Sunday, November 7, 2010

JavaScript and Expense Reports

This is a loosely-connected collection of thoughts stemming from the recent Strange Loop conference and a book purchase.


For years now, I've known that thoughtful developers:

  • separate the JavaScript language from the DOM and wretched browsers
  • appreciate JavaScript as a lovely language inspired by (surprise!) Lisp
So, I thought I "got it". Aside from the usual web development, I've even written significant production code in ActionScript in 2003-4.

But I didn't truly learn the language.

It fell into the dreaded Multi-Month Void of Cognitive Decay (MMVCD).

Here's what I mean: I only faced JavaScript every 3-6 months or so. When it did show up, the situation was urgent, and I felt as though I had to re-learn the basics. Previous 'lessons learned' were quickly lost in the fog of war. I gradually associated the frustration of re-learning with the topic itself.

In this sense, poor JavaScript joined CSS and expense reporting software, falling into the dreaded MMVCD, a random window of cerebral entropy lasting between 3 and 18 months.

(However, even in its worst hour, JavaScript was certainly better than either expense reports or CSS, both of which occupy the darkest corners of MMVCD)


Many friends have been interested in JavaScript (some in a career-altering way, no less). Many recommend Douglas Crockford's JavaScript: the Good Parts. It is mentioned frequently at conferences and user groups.

The tipping point was this review by Witek Radomski:

I used JavaScript as a garnish for web development... I was afraid of it. I knew I needed to confront the language and learn it properly.
Yow. This person saw into my soul. In fact, that review led to my recognition of the MMVCD.

JavaScript: the Good Parts

This isn't a book review, but: the book is a delight. Minus the appendices, the book is 100 pages in 10 chapters. That is an object lesson for authors and publishers alike! (I would love to know if Crockford faced pressure to add pages.)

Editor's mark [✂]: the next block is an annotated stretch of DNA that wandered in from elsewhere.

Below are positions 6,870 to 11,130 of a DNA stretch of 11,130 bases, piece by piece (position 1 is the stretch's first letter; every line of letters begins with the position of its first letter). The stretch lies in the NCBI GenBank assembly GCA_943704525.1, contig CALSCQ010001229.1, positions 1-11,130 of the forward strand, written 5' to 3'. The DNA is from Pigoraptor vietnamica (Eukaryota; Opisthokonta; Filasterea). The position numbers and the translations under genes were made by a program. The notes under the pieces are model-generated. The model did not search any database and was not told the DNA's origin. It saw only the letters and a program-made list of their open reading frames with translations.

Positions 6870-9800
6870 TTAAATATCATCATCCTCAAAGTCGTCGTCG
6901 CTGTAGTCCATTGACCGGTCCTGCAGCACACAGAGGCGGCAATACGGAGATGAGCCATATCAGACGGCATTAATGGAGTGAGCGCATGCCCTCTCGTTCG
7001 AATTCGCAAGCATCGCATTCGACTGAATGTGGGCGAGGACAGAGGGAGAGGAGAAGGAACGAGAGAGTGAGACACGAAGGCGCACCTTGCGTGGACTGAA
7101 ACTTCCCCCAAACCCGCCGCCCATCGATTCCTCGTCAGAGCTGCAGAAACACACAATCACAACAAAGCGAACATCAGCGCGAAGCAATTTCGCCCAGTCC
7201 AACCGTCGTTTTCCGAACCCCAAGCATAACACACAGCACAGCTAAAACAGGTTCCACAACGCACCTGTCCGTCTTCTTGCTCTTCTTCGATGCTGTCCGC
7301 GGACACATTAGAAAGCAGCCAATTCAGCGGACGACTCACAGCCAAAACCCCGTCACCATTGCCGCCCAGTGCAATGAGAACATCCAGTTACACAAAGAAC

What's more, the premise is a winner: a language can contain a beautiful, subset within a complex, (at times) unappealing landscape.

Random Thought #1: Chained Dictionaries

On SE-Radio, someone once joked that Lisp is nothing more than an abstract syntax tree. Funny stuff, and not entirely fair (I believe it is a comic reduction of an earnest point by Paul Graham, though I have no link to support that). Yet there is certainly a grain of truth in it.

My mental model of JavaScript: it has collections of properties. JavaScript does not call them dictionaries; I will. Dictionaries can be chained. A property may be a function. That's it: simple, elegant. Though this is neither fair nor accurate, that idea leaps to mind frequently.

Random Thought #2: Inheritance is an Interface

Scott Bale gave an excellent talk at Strange Loop 2010, based on Crockford's book. During the talk, it struck me: when we learn that a language offers inheritance, it is a fallacy (and audaciously Java-centric) to assume the existence of classes. Classes are merely one implementation of inheritance.

To wit, inheritance is an interface. It is a conceptual contract.

As most will already know, JavaScript offers prototype-based inheritance. This is a different ballgame, but must be understood, if we are to comprehend JavaScript. Crockford banishes the pseudo-class-based inheritance of JavaScript out of the Garden of Good Parts.

(As an aside, Crockford uses the terms 'prototypal' and 'classical'. I think this is a poor choice. To me, 'classical' has connotations of timelessness or an ideal. It took me a long time to realize Crockford doesn't mean to imply that.)

The Upshot

If, like me, you find JavaScript to be in the Multi-Month Void of Cognitive Decay, Crockford's book is a gem. I'll be working through it.

I realize there is now a book on HTML and CSS, but I don't think I have the stomach for it. Ping me when Expense Reports: the Good Parts is available.


Be sure to check out the comments for interesting links on JavaScript material by Lambda Loungers.


Mario said...


I too experienced a calling to learn JavaScript better (though it was after hearing Scott's talk at Lambda Lounge earlier in the year). One of the things that I found helpful was combining reading Crockford's book and going through JavaScript koans. I have a movie at near the end of my slides from my LL talk that demos what I'm talking about. Also doing a Game of Life implementation in JS was very helpful.

Michael Easter said...

Thanks for the links, Mario! I enjoyed the movie... great stuff, as always.

Readers, also check out slides by Mark Volkmann on JavaScript and ECMAScript5.

Tiffani said...

It won't truly have effect, I suppose so.